What does Mark 4:20 mean?
ESV: But those that were sown on the good soil are the ones who hear the word and accept it and bear fruit, thirtyfold and sixtyfold and a hundredfold.”
NIV: Others, like seed sown on good soil, hear the word, accept it, and produce a crop--some thirty, some sixty, some a hundred times what was sown.'
NASB: And those are the ones sown with seed on the good soil; and they hear the word and accept it and bear fruit, thirty, sixty, and a hundred times as much.'
CSB: And those like seed sown on good ground hear the word, welcome it, and produce fruit thirty, sixty, and a hundred times what was sown."
NLT: And the seed that fell on good soil represents those who hear and accept God’s word and produce a harvest of thirty, sixty, or even a hundred times as much as had been planted!'
KJV: And these are they which are sown on good ground; such as hear the word, and receive it, and bring forth fruit, some thirtyfold, some sixty, and some an hundred.
NKJV: But these are the ones sown on good ground, those who hear the word, accept it, and bear fruit: some thirtyfold, some sixty, and some a hundred.”
Verse Commentary:
The parable of the sower is a metaphor for why the people described in Mark chapter 3 reacted to Jesus in such varying ways. The seeds that land on the good soil represent the disciples (Mark 3:13–19), those whom Jesus calls His family (Mark 3:32–35), and anyone who asks for further clarification into the parable (Mark 4:10). But while the gospel and the gift of salvation are free, they aren't passive.

Ephesians 2:8–9 clearly says that salvation is not dependent on any work we can do. It is impossible to be "good" enough to earn our way into heaven. Salvation is because of the work of Jesus on the cross, and He continues that work in us for a purpose (Philippians 1:6). "For we are his workmanship, created in Christ Jesus for good works, which God prepared beforehand, that we should walk in them" (Ephesians 2:10).

Jesus goes into this concept more deeply in the parable of the talents (Matthew 25:14–30). The Holy Spirit equips us, gives us gifts (Romans 12:6–8; 1 Corinthians 12:4–11, 28) and even does the heavy lifting (John 16:7–11). We are responsible for using the resources He has given us for the kingdom of God. And yet both the ability and the desire to do so are also gifts of God (Philippians 2:13).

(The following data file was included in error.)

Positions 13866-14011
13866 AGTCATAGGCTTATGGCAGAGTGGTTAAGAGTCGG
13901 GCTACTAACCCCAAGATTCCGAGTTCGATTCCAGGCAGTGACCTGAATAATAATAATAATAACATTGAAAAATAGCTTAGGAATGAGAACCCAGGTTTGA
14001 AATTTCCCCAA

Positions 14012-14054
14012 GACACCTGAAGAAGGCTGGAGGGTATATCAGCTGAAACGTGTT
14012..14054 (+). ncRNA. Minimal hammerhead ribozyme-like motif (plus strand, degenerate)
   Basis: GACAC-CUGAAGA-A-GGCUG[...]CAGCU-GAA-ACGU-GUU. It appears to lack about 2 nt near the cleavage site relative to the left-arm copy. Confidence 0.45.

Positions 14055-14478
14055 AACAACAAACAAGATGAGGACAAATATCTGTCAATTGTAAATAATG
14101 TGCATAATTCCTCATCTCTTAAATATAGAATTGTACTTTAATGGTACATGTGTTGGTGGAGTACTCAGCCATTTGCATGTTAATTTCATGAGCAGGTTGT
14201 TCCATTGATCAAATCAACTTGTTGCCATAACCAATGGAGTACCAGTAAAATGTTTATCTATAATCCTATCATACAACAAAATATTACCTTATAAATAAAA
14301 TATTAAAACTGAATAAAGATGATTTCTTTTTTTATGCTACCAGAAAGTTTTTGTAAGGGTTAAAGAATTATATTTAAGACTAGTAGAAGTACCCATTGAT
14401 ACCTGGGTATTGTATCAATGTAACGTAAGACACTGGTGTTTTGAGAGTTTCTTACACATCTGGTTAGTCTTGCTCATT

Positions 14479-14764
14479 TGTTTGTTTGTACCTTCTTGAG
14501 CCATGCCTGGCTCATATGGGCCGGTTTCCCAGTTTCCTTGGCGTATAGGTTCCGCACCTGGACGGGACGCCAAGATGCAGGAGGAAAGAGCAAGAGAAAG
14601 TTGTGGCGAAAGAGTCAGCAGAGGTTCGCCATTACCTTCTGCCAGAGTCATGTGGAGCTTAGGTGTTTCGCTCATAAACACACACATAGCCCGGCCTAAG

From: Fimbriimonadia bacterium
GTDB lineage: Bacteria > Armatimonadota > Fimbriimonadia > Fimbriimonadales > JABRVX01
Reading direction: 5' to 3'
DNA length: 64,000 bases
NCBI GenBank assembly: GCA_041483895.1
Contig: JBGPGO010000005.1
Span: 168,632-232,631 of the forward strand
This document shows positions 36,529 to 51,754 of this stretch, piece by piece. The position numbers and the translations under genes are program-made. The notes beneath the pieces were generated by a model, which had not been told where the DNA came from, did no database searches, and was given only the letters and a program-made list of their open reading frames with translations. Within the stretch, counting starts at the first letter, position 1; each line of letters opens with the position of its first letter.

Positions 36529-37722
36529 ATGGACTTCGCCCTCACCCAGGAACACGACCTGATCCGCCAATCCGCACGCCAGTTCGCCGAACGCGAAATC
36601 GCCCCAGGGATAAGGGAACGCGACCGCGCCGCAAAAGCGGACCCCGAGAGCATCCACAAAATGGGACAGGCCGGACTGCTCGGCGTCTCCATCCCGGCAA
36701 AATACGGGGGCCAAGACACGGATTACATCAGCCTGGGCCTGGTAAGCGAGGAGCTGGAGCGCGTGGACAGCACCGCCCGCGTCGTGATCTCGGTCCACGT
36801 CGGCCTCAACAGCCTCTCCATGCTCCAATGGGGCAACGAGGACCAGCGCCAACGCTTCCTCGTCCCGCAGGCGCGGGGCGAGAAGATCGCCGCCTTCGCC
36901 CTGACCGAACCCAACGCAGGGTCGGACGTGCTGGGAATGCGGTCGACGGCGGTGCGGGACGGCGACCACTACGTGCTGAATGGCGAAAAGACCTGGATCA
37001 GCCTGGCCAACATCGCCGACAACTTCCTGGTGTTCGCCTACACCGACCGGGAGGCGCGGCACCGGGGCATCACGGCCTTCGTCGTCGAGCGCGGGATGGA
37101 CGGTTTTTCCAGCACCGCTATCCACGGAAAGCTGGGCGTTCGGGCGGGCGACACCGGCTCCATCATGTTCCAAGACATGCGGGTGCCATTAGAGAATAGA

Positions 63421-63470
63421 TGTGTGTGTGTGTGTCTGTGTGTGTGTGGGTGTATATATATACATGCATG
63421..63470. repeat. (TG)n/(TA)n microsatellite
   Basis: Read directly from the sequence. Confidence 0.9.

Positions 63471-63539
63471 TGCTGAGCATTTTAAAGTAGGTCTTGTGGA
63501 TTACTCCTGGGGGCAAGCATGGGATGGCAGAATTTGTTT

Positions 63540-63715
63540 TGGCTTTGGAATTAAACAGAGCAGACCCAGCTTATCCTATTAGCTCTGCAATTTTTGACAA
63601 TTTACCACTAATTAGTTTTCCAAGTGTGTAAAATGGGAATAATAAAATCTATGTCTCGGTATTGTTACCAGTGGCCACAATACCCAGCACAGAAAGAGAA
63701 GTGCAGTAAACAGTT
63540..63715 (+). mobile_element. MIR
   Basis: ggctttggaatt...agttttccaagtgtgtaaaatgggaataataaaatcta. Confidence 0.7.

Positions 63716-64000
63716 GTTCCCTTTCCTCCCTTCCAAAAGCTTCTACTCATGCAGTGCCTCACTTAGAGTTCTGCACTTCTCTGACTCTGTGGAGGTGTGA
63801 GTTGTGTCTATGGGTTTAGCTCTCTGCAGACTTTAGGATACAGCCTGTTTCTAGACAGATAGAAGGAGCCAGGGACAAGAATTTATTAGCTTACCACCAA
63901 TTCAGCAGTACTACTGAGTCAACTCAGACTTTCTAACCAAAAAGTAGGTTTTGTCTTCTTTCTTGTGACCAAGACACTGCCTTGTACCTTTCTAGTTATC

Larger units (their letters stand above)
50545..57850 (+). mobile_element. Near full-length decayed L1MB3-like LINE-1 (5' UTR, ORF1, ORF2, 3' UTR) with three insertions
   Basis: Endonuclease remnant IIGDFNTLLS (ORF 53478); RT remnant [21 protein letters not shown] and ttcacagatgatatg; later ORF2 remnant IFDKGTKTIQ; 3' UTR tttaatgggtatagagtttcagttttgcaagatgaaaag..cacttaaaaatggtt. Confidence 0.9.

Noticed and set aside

Although Jesus did the work of the gospel by dying on the cross and rising again, we are called to do the work of spreading the gospel. In John 14:12, He promises that those who believe in Him will do greater works than He. "Greater works" not meaning more powerful, but farther-reaching. In Colossians 1:24, Paul explains that his ministry to spread the gospel fills up what was "lacking in Christ's afflictions."
Verse Context:
Mark 4:10–20 follows Jesus' telling of the parable of the sower, and now and the disciples would like to understand the deeper truths in the story. Jesus made a habit of explaining parables to those who wanted to know more than the general crowd. The fact that they are curious proves that they are the good soil that will produce much fruit. Jesus explains how the growth of the seeds represent why people react differently to His message (Mark 3). The subsequent parables will go deeper into what it will take for the gospel to spread successfully. You can also find this account in Matthew 13:10–23 and Luke 8:9–15.
Chapter Summary:
Jesus speaks in parables to the assembled crowd, giving them an opportunity to decide how much spiritual truth they want to absorb. The disciples, wanting to learn more, ask Jesus to explain the meaning of the parables He has taught. As Jesus explains these ideas, He demonstrates that a person's spiritual knowledge is based on their willingness to pursue truth. After describing Jesus' teaching in some detail, the Gospel of Mark describes how Jesus calms a storm on the Sea of Galilee.
Chapter Context:
Mark 3 explores the different ways people react to Jesus' teaching and miracles. They either follow Him, use Him, hide Him, or destroy Him. In Mark 4, Jesus explains why people react the way they do. He uses parables to explain who is serious about learning from Him. The softer a person's heart is, the more truth God will reveal. Soon, the twelve will also spread Jesus' message, although they will not be responsible for the spiritual growth of those who believe. The following chapter returns to depicting Jesus' miracles, including two of His most famous.
Book Summary:
The Gospel of Mark emphasizes both Jesus' servanthood and His role as the promised Messiah: the Son of God. This is done through a concise, action-packed style. Mark provides relatively few details, instead focusing on actions and simple statements. This relates to the Gospel's authorship, which is believed to be based on the memories of the apostle Peter. These include many of Jesus' miracles, in contrast to other Gospels which include many more of Jesus' teachings and parables. Mark also makes frequent mention of Jesus' ministry being misunderstood by others.
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